The scale of her work changed, from tiny figurines in the 1950s to full human-height wooden blocks in the 1960s. The block figures of mahogany or pine would be painted or penciled, and she began to use discarded objects as props. Her inspiration for using found objects came from the Spanish artist Pablo Picasso, as well as from the proto–pop artist Robert Rauschenberg, who was famous for his mixed media assemblages from the mid-1950s. Marisol's props ranged from a stuffed dog's head for Woman with Dog (1960) to real trumpets and a saxophone for Jazz Musicians (1964). "I do my research in the Yellow Pages," she once commented. "You could call them a new palette for me."
By the mid-1960s Marisol had become a naturalized United States citizen. Her work was associated with pop art, but though she believed her style was similar to the ironic use of popular culture in pop art, she also considered it fundamentally different. Confusion then was compounded, since she was a frequent escort at parties with the "pope of pop," Andy Warhol, and she made several appearances in his avant-garde films of the mid-1960s. Throughout her career she has told interviewers that her work never had the dimensions of political or social criticism associated with pop art.
In 1962 her best known works were a sixty-six-inch-high portrait called The Kennedy Family, and another, called The Family, which stood eighty-three inches tall and represented a farm family from the 1930s' dust bowl era. By the mid-1960s her works were of larger groups of figures, of which the most critically acclaimed was an environmental group called The Party (1966), consisting of life-size wood block figures, mostly of elegantly gowned and coifed high society wives whose penciled-in faces resemble Marisol. One figure's forehead has a small, working television set. In the midriff of another one is a lit-up slide of a Harry Winston diamond necklace. Figures of a butler and a maid bear trays of real glasses. The aura seems slightly sinister and confrontational because all of the figures face forward toward the viewer. It is as if the viewer has just entered a high-society cocktail party and the figures are evaluating, mask-like, the viewer's social status.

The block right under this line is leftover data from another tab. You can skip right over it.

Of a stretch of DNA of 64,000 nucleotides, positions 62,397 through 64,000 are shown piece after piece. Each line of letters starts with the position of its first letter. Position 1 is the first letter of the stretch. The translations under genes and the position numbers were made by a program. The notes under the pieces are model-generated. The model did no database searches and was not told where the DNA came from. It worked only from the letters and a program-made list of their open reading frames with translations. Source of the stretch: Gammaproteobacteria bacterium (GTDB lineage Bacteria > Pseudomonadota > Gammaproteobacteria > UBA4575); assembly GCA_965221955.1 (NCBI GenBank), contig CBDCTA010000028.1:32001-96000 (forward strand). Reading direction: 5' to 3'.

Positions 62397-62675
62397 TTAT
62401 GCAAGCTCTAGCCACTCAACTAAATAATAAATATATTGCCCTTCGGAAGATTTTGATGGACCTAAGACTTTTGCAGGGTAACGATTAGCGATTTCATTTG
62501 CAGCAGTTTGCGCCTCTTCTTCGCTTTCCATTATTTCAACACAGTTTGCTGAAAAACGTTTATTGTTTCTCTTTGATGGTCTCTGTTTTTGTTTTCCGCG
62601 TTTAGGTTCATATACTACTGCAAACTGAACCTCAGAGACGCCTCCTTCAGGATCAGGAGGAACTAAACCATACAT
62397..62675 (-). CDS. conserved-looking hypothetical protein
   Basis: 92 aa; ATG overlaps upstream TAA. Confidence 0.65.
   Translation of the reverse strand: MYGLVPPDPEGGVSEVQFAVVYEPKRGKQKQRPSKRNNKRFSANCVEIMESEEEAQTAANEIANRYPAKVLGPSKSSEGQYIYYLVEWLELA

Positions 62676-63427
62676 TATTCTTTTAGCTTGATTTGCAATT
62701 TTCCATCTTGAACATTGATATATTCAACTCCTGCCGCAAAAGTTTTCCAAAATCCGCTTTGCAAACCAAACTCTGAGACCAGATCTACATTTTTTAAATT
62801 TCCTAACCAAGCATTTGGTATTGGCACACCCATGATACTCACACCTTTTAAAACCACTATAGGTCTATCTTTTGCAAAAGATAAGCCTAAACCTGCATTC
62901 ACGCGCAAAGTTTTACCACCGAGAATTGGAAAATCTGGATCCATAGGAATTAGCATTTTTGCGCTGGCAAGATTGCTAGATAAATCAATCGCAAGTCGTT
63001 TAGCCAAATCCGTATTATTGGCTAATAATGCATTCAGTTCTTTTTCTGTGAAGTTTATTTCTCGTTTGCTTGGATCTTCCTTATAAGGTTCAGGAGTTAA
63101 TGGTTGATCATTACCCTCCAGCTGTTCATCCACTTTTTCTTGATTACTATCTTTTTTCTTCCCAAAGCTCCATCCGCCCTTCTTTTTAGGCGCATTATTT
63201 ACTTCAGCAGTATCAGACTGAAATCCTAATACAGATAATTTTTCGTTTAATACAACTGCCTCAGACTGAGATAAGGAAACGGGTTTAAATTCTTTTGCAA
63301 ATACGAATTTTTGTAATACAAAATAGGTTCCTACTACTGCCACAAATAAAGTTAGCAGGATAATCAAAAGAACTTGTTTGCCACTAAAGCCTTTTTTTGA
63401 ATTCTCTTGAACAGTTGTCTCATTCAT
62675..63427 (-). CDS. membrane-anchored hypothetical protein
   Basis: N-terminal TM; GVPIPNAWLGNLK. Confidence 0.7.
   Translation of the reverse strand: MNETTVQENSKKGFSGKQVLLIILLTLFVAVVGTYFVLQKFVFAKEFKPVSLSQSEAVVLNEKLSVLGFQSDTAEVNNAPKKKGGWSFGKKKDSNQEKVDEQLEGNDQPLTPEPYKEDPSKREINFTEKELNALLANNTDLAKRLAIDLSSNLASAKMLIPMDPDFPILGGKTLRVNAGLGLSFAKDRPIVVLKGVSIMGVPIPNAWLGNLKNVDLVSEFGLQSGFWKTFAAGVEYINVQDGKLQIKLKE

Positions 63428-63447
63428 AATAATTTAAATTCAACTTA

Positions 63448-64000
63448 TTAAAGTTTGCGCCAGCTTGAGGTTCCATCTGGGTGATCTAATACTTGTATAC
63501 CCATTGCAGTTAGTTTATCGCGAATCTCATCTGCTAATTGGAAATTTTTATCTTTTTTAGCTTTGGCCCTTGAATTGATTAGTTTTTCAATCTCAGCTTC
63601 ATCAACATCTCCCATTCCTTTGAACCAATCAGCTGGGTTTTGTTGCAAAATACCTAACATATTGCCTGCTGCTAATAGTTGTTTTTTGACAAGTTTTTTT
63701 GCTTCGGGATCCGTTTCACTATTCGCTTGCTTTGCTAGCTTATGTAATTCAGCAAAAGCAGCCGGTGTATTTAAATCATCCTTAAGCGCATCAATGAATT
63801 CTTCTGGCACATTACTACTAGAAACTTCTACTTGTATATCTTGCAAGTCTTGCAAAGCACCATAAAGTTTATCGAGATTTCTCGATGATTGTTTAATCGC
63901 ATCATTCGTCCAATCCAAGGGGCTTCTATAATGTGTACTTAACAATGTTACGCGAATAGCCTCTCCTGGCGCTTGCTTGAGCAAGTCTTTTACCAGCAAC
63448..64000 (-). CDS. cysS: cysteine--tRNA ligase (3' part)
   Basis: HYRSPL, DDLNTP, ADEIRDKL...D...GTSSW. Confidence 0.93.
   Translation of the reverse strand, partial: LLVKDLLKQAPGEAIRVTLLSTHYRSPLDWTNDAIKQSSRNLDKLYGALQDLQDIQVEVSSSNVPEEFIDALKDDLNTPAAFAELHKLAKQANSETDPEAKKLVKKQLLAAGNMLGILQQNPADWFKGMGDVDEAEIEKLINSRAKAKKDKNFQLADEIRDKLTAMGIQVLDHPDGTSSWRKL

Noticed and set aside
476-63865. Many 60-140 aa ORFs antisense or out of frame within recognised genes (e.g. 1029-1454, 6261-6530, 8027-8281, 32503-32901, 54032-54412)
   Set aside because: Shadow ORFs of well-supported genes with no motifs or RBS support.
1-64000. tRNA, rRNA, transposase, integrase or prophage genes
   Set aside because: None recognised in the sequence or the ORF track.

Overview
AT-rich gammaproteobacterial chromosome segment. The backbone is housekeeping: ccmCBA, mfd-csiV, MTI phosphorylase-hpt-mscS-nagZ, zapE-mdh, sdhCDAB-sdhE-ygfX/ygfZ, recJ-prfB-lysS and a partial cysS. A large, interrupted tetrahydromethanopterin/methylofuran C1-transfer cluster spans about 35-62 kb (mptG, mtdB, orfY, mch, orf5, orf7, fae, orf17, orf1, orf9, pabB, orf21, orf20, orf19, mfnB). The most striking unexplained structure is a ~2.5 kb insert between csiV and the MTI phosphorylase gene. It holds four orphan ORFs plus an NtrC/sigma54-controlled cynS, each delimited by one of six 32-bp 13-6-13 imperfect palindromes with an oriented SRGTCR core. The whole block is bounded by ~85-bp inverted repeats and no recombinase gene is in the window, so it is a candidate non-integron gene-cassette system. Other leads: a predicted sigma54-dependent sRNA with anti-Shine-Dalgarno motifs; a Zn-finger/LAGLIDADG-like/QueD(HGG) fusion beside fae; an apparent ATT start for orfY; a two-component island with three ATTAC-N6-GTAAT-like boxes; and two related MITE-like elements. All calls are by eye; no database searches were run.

During the later 1960s Marisol received many commissions for portrait figures of patrons and of heads of state. Her portrait of Playboy magazine founder Hugh Hefner appeared on the 3 March 1967 cover of Time magazine. In 1968 she traveled to the Far East and South America and decided to forgo figures of others for what she then called her "quest for self" in many self-portraits. During the 1970s her sculpture was of fish, animals, and flowers with erotic, often violent, overtones. Beginning in the 1980s she returned to large-scale figural assemblages and portrait-homages to well-known contemporary artists and personalities.
Marisol's sculpture in the 1960s combined found objects and wooden blocks as figures. Arranged into complex, life-size figure arrangements, they galvanized the art public of that era.
Marisol's work from the 1960s is examined in Roberta Bernstein, Marisol (1970). Also see Grace Gluck, "It's Not Pop, It's Not Op—It's Marisol," New York Times Magazine (17 Mar. 1965). An informative interview is in Cindy Nesmer, Art Talk: Conversations with 12 Women Artists (1975).
Patrick S. Smith